Mishpatim: The Curse of Cursing

Copyright 2011 Neal Joseph Loevinger

Torah Portion: Mishpatim

You shall not revile God, nor put a curse upon a chieftain among your people. (Shmot/Exodus 22:27)

This week’s Torah portion, Mishpatim, gets its name from the Hebrew root related to judges and the judicial system; a mishpat is a just law, and a shofet is a judge. Hence, the portion is mostly laws pertaining to a fair and good society, dealing with everything from civil cases to criminal law to ritual to the judicial system itself. The law quoted above seems straightforward: one must not curse either God or a human judge or other civil authority.

Yet the ancient rabbis ask a basic question: what difference does it make if one curses the judge or local official? If one is a litigant, it won’t change the outcome of the court case, and if one is a citizen, cursing the mayor doesn’t mean you don’t have to obey the laws of the town. So the rabbis have various understandings of the moral basis of this prohibition: some say it’s to preserve the honor and feelings of the judge- who is, after all, a human being with human emotions. Some say the prohibition on cursing judges is given to preserve respect for the system as a whole, for if we didn’t have laws and people to interpret them, society would fall apart very quickly.

A third interpretation holds that the harm is not to the judge but to the one who curses, who becomes coarse and undignified through the expression of unchecked anger, while a fourth reading takes into account not so much the immediate hurt feelings of the judge or official but the long-term effect on society. According to this view, if litigants and citizens are always cursing and insulting judges or elected officials, people in positions of authority may decide it’s just too much trouble and pain to serve in such positions, and then worse people will take their places. This could happen even if a given official doesn’t hear a given insult, but merely hears of all the gossip and slander going around about others or public servants in general.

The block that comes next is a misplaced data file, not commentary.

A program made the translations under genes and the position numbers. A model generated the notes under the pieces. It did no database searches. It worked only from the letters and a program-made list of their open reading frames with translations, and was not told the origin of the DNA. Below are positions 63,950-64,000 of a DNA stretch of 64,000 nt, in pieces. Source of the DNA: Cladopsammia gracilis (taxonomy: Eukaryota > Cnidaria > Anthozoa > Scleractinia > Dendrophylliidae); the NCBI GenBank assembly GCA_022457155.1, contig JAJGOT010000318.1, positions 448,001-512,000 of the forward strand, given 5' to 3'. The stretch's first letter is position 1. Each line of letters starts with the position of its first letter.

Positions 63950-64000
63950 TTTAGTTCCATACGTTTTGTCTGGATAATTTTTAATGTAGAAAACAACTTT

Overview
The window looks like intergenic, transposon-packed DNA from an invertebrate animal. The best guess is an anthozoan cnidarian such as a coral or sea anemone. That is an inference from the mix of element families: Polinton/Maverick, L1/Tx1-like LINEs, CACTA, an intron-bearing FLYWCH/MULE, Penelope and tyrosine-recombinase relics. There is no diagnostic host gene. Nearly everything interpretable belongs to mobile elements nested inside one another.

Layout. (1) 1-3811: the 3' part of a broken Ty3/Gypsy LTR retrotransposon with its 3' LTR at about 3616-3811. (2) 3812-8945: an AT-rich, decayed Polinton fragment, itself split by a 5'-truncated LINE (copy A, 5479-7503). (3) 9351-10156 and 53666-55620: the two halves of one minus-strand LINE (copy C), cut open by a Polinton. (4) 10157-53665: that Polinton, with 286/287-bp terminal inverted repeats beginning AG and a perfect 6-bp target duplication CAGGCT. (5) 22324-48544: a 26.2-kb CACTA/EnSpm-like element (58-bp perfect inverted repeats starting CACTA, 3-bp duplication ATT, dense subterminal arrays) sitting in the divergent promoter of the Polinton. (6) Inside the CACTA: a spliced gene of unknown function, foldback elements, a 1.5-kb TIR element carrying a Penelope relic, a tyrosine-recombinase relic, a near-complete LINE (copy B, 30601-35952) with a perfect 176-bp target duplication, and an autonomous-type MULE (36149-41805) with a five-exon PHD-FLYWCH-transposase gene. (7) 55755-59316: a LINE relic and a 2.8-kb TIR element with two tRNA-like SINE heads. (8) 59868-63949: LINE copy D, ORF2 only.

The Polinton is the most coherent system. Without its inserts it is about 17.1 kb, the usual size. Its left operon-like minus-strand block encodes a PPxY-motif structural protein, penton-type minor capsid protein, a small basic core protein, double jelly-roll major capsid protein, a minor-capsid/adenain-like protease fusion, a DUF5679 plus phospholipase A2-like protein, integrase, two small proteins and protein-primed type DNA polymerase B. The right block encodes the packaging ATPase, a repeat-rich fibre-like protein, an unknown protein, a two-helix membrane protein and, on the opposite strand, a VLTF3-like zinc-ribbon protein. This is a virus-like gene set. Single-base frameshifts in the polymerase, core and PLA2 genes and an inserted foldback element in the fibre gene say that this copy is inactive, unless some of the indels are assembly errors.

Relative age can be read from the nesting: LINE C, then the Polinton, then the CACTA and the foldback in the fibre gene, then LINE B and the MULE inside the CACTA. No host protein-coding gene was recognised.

Clearly, these interpretations are not mutual exclusive, but they all point to a keen understanding of human nature: people tend to resent those with whom they disagree, and resentment can quickly turn into gossip, insult, slander, and humiliating speech. Please note: the ancient rabbis are not saying one should not disagree with elders or authorities; studying any page of Talmud quickly reveals a culture of vigorous debate and vociferous disagreement about important issues of the day. Rather, the rabbis are pointing the way towards an ethic of disagreement grounded in respect for the humanity of those who serve in positions of authority, as long as the system itself is legitimate and power is not abused.

A true story: last night I received a long and thoughtful email from a member of Temple Beth-El in which the writer respectfully but quite strongly disagreed with something I’d written. This email directly quoted my article, pointed out alternative understandings of the situation, and made suggestions for future action which would look quite different from what I’d proposed. I must confess that my immediate reaction to disagreement with my suggestions is often an immature negativity towards the speaker; but once that passed (in this case, within a minute or so), I was actually felt quite honored that someone had read my proposal closely enough to disagree with it so carefully and logically!

Times are hard, and anger is easy to come by. Radio, cable TV and the internet constantly propagate delegitimizing invective in all directions, and when budgets are shrinking and everybody must sacrifice, resentment is a natural human emotion. That’s where Torah steps in and says: stop and think about the effects of speech. Stop and think about the immediate and long-term effects of your actions, not only upon others but the effect on you, as a spiritual being. I believe human beings reach our full potential in community, and for community to thrive, each of us must commit to the spiritual disciple of thoughtful speech and channeling our anger.

That is the path of honoring the Divine Image in others and in ourselves, and lays the foundation for the just society that Torah asks us to imagine and build.

Shabbat Shalom,


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